“If students don't get to study Irish, few will end up going to spend time on residential courses in the Gaeltacht, such as those organised by Gael Linn. These courses represent an important rite of passage for thousands of students each summer. However, they rely on students studying Irish at GCSE and A' Level to remain viable.
“The Foyle Learning Community has, apparently, failed children who wanted to study A' Level Irish because authorities in the area have not been allowing for the rightful significance of the Irish language in the lives of many pupils in that area and in other areas also. They must have overlooked the significant cohort of Gaelscoil pupils who would naturally wish to take Irish at GCSE and A' Level.”
Mr Ó Ciaráin reiterated that Irish was more than a school subject. He said it should be made available.
“Nothing short of maximum availability will suffice when it comes to the Irish language, our native language,” he said. “We are all aware of the importance of lifelong learning and there should be pathways to GCSE, A' Level, diploma, degree and postgraduate study for adults and young people who wish to continue learning Irish while working or after leaving post-primary education. There should be incentives for institutions to offer Irish in this way.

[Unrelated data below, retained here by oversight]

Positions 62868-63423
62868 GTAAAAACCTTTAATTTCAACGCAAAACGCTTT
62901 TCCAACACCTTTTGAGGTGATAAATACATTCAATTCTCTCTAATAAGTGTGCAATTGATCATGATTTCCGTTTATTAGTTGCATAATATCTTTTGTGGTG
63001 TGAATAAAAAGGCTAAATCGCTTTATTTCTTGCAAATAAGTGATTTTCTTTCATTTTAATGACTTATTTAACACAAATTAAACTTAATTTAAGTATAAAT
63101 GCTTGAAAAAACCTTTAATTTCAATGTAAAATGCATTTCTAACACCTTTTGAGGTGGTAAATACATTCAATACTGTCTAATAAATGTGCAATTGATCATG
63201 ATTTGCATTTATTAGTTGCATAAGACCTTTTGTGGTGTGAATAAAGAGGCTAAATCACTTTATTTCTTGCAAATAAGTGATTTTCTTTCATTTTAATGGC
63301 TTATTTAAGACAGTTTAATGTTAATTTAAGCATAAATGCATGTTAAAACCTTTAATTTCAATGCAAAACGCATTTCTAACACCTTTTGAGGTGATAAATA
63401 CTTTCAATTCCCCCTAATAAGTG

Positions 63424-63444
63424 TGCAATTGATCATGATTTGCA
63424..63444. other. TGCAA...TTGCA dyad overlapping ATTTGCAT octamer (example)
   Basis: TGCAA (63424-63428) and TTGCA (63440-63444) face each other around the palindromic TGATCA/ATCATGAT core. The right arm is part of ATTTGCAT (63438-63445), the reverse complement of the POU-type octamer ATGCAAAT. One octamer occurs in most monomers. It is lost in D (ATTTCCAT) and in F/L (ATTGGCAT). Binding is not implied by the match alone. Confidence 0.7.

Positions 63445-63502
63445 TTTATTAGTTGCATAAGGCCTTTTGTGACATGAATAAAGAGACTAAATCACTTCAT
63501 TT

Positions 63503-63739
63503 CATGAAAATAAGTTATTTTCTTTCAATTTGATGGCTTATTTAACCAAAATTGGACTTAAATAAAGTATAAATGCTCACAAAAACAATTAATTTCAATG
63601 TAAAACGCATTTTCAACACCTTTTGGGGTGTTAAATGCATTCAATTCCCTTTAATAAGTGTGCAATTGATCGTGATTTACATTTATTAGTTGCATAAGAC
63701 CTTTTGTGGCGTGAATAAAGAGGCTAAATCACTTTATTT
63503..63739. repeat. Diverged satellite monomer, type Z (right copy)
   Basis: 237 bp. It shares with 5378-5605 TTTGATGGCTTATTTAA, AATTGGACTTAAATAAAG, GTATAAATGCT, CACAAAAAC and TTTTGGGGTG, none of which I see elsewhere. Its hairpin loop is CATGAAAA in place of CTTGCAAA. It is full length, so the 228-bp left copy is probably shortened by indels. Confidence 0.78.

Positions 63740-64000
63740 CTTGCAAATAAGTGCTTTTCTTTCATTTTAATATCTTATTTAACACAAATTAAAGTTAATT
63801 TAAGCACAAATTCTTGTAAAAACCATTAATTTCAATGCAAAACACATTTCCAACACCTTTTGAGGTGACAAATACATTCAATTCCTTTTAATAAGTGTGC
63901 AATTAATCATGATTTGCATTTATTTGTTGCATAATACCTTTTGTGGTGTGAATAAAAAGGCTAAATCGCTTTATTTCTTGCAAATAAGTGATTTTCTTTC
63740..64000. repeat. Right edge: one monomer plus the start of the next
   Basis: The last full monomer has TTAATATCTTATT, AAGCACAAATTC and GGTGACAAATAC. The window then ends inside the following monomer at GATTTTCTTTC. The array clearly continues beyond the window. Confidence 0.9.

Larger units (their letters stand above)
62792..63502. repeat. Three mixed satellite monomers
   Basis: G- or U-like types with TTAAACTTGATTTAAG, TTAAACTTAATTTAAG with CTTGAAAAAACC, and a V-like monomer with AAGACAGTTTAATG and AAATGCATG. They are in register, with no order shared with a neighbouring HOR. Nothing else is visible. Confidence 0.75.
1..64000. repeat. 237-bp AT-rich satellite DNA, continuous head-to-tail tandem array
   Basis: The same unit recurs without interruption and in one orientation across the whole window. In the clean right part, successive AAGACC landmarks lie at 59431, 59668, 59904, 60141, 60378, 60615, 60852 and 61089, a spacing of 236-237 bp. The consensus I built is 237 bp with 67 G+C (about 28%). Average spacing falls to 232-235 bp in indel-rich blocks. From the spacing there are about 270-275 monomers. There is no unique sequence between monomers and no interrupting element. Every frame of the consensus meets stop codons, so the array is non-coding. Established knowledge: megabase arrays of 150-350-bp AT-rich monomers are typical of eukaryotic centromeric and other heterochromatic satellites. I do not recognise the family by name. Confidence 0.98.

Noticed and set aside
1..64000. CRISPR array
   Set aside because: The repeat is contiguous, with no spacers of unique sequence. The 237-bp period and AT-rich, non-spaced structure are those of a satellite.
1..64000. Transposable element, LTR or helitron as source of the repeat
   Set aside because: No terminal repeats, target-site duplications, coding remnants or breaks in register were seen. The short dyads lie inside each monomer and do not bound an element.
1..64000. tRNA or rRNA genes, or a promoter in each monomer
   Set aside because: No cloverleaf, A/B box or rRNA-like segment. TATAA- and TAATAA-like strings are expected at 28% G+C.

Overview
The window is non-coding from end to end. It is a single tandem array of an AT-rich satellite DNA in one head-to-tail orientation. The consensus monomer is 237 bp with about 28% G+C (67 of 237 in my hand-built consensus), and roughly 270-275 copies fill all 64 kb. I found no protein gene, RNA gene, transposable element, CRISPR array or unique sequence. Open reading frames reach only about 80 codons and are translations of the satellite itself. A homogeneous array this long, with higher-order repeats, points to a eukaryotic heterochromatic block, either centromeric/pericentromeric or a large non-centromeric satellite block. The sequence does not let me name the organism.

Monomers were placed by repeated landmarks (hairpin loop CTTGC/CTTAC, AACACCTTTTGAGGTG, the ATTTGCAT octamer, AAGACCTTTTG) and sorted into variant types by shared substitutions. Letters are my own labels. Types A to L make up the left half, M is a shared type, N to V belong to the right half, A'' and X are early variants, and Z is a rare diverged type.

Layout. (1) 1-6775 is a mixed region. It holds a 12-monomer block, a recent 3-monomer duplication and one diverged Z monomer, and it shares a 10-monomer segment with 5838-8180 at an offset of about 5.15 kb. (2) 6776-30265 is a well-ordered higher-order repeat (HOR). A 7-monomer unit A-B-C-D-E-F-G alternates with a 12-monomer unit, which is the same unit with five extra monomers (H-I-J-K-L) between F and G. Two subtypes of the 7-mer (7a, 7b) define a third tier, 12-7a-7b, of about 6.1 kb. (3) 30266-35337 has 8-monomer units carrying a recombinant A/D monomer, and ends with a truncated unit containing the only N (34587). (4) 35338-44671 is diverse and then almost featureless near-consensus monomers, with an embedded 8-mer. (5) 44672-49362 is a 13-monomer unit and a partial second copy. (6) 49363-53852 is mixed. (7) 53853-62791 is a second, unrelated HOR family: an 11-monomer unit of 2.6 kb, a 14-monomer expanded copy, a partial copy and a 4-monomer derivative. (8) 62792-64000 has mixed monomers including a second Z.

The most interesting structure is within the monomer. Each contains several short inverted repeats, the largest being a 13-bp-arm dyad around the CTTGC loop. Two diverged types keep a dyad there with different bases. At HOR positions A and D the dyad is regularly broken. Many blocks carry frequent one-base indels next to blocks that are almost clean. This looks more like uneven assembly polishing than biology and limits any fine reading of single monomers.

“Irish, as a taught subject, is in danger of being available to fewer and fewer students as time progresses. This stems from the disapplication of the requirement to take a language at GCSE taken by the Government in Westminster in 2004, coupled with the excessive emphasis on Science, Technology, Engineering and Maths (STEM) subjects.
“It began to impact in 2007, at the same time as the economic crisis, followed by Brexit confusion and, more recently, Covid-19. The crisis in Irish language learning cannot be allowed to deteriorate further. It is too important to us all, even though we don't all realise this as much as we should.
“If this situation continues, fewer students will continue to study Irish at university and this despite the increased demand for Irish in the workplace across the island. Between May 2020 and May 2021, almost 500 jobs with Irish being desirable or essential were advertised on Conradh na Gaeilge's www.peig.ie site.”